Ten Tips for Summer Health

by Don Meyer, Ph.D. | Jun 28, 2014

“Life is not merely being alive, but being well.”
Marcas Valerieus Martialis

During a recent Phoenixville Regional Chamber of Commerce breakfast, Dr. Stephanie Kaliner shared some wonderful, practical tips for summer health. I found them quite helpful and thought you might as well. Though a medical doctor provided this information, I am sharing it with you as practical advice for any of us to follow.

Sunburn. It is always wise to use sunblock, a minimum of 30 SPF. And, if you are out in the sun, the sunblock should be reapplied every two hours. 

Poison Ivy. Preventing exposure to poison ivy is always the best treatment. If you are in an area where poison ivy may exist and it is not too hot, it is always wise to wear long pants and long sleeves. If you do come in contact with it, wash off the contacted area within 10 minutes of touching the toxin. Unfortunately, it can take up to a month to get poison ivy toxins out of your system.

Dehydration (Heat Stroke). Drink plenty of water on hot days. The ideal is to drink eight glasses per day. Caffeinated drinks are not a good substitute for water. On hot days, it is always best to try to exercise either early in the morning or late in the afternoon when the temperature is not at the peak. 

Swimmer’s Ear. Swimmer’s ear occurs when swimming under water or when there is water sitting in your ear canal for extended periods of time. The easiest way to prevent swimmer’s ear is to wear ear plugs. The main symptom is pain in the ear canal caused by chewing, laying on the side of the ear or even touching it.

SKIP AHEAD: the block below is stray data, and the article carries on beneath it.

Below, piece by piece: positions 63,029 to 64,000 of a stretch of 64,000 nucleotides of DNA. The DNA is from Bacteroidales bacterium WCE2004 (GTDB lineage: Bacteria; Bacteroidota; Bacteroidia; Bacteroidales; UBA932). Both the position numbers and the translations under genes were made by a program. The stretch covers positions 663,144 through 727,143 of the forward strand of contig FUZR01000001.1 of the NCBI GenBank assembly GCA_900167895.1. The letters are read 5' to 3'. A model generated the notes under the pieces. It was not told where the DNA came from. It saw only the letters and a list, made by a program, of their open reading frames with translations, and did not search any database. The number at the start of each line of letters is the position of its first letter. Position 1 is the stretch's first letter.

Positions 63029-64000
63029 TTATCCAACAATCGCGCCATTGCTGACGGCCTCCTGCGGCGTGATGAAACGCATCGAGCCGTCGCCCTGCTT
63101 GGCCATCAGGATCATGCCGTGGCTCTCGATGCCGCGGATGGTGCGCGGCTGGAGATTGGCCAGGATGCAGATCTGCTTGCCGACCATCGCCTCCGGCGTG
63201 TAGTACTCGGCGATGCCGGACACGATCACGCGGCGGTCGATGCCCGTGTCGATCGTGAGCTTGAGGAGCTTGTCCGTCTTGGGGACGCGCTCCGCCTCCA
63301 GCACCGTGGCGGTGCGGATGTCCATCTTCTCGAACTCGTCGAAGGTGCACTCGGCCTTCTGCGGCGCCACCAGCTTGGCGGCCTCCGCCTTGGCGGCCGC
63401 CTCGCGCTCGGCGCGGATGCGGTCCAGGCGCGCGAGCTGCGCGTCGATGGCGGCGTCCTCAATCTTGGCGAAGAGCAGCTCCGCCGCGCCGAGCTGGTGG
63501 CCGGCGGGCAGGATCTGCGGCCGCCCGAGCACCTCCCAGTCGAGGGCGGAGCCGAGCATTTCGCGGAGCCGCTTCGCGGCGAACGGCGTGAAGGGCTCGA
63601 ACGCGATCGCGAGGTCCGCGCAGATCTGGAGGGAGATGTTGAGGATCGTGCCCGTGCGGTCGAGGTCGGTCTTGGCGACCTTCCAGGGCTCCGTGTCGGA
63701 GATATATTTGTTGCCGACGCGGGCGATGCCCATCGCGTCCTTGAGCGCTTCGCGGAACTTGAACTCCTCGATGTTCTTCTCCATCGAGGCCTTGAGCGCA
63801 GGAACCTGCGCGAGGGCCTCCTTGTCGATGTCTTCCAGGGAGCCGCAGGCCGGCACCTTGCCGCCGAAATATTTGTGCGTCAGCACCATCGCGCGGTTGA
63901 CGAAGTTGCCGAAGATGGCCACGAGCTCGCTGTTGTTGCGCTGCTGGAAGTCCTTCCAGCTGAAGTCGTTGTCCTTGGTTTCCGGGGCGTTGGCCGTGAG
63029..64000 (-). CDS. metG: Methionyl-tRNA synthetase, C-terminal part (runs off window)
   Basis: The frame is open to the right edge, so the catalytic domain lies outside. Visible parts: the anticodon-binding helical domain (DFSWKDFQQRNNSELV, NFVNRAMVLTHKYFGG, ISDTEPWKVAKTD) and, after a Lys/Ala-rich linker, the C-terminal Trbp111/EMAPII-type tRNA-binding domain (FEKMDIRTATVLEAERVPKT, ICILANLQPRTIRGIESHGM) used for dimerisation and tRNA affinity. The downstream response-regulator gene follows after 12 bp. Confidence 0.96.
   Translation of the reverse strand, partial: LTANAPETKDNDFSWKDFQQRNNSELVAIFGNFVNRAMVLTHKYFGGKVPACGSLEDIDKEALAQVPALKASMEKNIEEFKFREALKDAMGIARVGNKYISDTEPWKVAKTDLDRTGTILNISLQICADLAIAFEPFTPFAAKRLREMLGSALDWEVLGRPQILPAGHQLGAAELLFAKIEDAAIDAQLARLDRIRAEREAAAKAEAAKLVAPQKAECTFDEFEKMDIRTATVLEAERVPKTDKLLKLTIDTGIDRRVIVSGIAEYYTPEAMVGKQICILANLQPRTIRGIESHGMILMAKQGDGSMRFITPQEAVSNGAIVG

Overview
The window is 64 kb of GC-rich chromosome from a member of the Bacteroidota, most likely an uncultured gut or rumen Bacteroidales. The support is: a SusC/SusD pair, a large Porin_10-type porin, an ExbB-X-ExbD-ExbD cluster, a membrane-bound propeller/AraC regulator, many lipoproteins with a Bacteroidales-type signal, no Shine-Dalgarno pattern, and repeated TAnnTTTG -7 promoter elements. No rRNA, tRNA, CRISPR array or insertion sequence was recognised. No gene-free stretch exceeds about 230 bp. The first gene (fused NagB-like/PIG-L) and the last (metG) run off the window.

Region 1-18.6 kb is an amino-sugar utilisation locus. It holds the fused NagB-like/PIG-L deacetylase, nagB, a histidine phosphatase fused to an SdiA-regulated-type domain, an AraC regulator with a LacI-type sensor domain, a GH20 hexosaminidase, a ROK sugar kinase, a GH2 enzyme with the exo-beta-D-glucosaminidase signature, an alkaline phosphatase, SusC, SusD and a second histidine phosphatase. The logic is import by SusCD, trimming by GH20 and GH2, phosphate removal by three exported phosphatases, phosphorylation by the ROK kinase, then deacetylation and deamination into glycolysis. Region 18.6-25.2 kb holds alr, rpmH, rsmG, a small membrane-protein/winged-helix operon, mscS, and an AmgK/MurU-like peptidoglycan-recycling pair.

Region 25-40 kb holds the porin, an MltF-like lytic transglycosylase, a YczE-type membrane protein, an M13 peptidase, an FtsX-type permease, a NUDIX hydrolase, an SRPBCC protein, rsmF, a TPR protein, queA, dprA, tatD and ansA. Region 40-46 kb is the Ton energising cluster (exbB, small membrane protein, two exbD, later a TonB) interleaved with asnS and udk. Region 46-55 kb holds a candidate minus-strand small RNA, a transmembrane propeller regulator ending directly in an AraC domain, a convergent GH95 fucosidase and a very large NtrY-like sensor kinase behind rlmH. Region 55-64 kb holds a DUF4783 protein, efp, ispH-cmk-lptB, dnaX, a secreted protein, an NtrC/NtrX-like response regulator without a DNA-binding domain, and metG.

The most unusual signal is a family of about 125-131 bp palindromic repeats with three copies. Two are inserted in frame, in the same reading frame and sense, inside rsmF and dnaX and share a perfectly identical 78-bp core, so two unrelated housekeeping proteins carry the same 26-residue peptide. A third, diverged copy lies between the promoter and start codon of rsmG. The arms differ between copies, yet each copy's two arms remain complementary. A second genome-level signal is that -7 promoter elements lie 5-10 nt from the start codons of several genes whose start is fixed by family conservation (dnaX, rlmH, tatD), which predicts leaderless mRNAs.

Drowning. Always swim with either a lifeguard present or a person who knows how to swim well. If you own a pool you should be trained in CPR. Make sure all gates have proper locks and never swim alone.

Lyme Disease. Lyme disease is caused by tick bites. If you have been out in the woods or gardening for long periods of time, always do tick checks. Because ticks are so small, they can often go undetected and ultimately cause serious harm.

Mosquito Bites/Bee Stings. If you are out at dusk or night, always use bug spray or keep covered. If you are bitten or stung, always be prepared to have the appropriate treatment plan ready.

Burns (Fire Safety). Fires can easily be started on hot summer days. If you have started a campfire, always employ the most careful preventative strategies before, during and after the fire. If you are burned, you can soak the area in soy sauce or baking soda paste to reduce blistering.

Food Poisoning. Do not eat “salads” if they are left out for extended periods of time. And, always make sure you wash all of your vegetables and fruits well before consuming, whether they come from your garden, the farmer’s market or the super market.

Foreign Bodies (Splinters). Again, prevention is the best treatment. As much as possible, wear shoes when you are walking outside or gloves when working outside. Bare feet and hands make anyone vulnerable to splinters or other foreign bodies. 

Summer days invite us to explore the great outdoors. This is the time to shut off the TV and step outside, breathe the fresh air, dig our hands in the dirt, pick up that bat and ball, fly a kite, go to the park or go to the shore. As James Dent said, “A perfect summer day is when the sun is shining, the breeze is blowing, the birds are singing and the lawnmower is broken.”

But no matter what we are doing, Dr. Kaliner’s practical wisdom is always in order. Ralph Waldo Emerson’s words can be taken either literally or figurative, “Do what you can; summer will have its flies.”  

Think about it.

Dr. Don Meyer is President of 
Valley Forge Christian College, Phoenixville, Pa. 
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